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Are You Really Listening To What Others Are Saying?

People love to talk and sadly, they forget to listen, really listen to what others are saying. Active listening is both a skill and art for an effective two-way communication process. Whether you are a CEO or a garage mechanic, good listening skills will make you a better communicator, negotiator, and planner.

So You Say You're Listening

If you could videotape your daily activities including your tete-a-tetes with family, friends, and co-workers, you'd blush at the way you interrupt them in the middle of their speech, or the way you hurriedly finish their sentences for them. This reeks of arrogance and a careless attitude about the feelings of others. You should acknowledge that what they have to say is just as important as what you want to blurt out.

Have you thought about how you immediately dismiss a child's attempts at communicating with you? Perhaps you think that what the child is saying is not important because it is just kid trying to say something. There are more important things to do than listen to a kid, and this is a big mistake.

When a child is talking to you, stop what you are doing. Look at him and watch his body language and facial expressions if he is happy, sad, or afraid. Hold your tongue and let him have his piece and make responses, even single syllable ones. That will let him know you're listening and interested in what he has to say and encourage the child to tell you more. From these episodes, you'll be able to know how your child is doing and what help he or she needs.

The same thing is needed of you at work. When co-workers drop by your table in the cafeteria during lunch break, you might as well be ready to listen than talk. Don't have that notion that listening to your colleagues is just shutting up and letting your mind wander elsewhere. Listen actively with all your senses awake. Don't let any noise from the other tables disrupt you. Also ask questions if you want to be sure that you understood what your friend is trying to tell you.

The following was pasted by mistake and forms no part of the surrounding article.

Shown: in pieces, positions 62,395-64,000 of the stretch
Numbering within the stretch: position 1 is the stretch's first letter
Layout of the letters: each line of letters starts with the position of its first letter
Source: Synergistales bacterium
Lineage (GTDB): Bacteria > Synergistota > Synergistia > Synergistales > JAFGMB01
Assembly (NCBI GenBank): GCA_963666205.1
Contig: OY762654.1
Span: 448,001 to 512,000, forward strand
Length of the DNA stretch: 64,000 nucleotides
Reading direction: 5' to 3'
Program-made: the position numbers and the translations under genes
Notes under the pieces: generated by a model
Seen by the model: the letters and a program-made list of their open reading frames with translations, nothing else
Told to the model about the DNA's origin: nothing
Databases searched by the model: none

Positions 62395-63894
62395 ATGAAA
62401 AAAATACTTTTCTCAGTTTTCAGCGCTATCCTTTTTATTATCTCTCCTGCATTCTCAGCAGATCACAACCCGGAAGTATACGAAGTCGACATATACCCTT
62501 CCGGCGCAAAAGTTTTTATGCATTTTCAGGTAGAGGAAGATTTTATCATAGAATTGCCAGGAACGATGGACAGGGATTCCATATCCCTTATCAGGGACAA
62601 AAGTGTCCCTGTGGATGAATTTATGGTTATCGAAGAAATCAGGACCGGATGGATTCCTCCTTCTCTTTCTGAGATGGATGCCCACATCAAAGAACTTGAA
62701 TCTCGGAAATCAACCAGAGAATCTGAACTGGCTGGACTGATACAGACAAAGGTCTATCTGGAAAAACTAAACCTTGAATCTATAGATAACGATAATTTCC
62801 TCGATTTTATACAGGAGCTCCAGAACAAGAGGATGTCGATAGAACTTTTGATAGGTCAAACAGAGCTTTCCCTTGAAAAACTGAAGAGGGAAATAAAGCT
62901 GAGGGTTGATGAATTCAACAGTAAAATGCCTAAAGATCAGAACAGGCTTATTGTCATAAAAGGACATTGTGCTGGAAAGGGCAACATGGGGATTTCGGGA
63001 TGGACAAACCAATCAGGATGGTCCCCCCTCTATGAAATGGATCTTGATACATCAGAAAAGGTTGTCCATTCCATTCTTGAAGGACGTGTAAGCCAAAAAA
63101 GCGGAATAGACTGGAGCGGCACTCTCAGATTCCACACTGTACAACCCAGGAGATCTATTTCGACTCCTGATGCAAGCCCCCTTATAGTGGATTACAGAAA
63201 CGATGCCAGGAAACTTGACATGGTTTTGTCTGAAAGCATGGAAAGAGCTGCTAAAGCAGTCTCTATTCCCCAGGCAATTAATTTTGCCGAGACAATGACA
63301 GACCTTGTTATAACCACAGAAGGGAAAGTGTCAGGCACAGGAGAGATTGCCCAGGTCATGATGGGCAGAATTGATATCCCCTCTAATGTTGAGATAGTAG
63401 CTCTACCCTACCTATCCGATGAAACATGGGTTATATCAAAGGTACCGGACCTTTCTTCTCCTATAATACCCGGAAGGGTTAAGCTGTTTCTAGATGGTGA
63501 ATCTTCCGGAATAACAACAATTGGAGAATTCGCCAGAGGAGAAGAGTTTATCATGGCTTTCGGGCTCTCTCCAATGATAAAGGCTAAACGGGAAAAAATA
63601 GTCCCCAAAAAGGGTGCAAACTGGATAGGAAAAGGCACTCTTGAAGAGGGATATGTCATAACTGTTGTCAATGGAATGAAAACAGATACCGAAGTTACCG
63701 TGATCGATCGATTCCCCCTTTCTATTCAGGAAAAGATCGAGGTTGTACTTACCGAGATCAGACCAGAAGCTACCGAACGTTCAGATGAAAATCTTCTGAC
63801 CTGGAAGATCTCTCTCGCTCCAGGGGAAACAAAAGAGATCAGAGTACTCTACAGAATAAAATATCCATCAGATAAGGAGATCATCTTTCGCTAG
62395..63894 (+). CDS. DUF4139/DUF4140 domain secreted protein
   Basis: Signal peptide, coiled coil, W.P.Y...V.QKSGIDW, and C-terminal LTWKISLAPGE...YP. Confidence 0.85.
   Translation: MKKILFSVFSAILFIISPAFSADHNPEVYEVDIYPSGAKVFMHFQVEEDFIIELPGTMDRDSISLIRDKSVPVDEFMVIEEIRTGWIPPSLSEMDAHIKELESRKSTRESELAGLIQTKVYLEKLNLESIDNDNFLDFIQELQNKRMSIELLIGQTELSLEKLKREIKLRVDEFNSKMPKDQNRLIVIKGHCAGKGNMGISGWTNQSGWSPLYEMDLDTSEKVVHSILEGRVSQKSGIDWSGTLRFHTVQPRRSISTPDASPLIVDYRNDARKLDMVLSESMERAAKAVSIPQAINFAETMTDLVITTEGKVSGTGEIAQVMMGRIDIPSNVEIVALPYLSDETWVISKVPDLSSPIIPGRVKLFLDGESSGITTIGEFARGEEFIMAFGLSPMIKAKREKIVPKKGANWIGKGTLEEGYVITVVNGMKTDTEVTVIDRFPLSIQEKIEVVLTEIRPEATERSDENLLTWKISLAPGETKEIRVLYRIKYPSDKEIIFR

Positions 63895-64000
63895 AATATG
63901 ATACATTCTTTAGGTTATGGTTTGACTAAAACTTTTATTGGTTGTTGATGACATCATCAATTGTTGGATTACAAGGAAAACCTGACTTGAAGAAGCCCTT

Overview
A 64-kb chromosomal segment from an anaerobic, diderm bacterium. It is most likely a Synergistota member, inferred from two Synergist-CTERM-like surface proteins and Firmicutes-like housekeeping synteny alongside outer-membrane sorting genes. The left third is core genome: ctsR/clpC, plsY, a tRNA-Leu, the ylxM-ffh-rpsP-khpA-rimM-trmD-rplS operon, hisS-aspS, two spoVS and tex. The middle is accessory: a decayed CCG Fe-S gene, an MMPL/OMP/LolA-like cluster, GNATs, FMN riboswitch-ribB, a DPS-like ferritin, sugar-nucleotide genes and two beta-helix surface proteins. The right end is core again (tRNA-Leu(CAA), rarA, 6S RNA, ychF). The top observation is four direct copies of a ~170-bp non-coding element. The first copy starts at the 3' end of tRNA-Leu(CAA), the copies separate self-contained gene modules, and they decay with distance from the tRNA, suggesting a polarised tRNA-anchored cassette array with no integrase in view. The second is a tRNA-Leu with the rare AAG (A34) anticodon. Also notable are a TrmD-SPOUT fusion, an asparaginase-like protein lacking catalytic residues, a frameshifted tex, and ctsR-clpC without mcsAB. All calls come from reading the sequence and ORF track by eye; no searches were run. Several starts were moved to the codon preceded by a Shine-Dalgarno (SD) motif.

How to Listen

Active listening is important during meetings. Sometimes, it cannot be helped when there are many distractions - the buzz of the photocopier, high heels clicking on the floor, and a multitude of other background noise. Tune them out and concentrate on the ongoing discussion.

Ask yourself questions like: "What is the speaker�s point?" or "What is he telling me?" Provide feedback by asking him to elaborate or ask him to give more examples. Don't interrupt. Doing so may antagonize the person speaking. That would be a disaster if he is a customer.

Just relax and make yourself interested in everything being said, and analyze what is being said and unsaid. Hand gestures, body movements, and facial expressions will reveal more than words. Focus, observe, and analyze. If you really want to listen, you must establish eye contact, make responses that indicates you are listening, ask questions, encourage the speaker to elaborate and give some examples, and always thank the person for sharing his ideas and thoughts.

Submitted by:

Bradlley Mckoy

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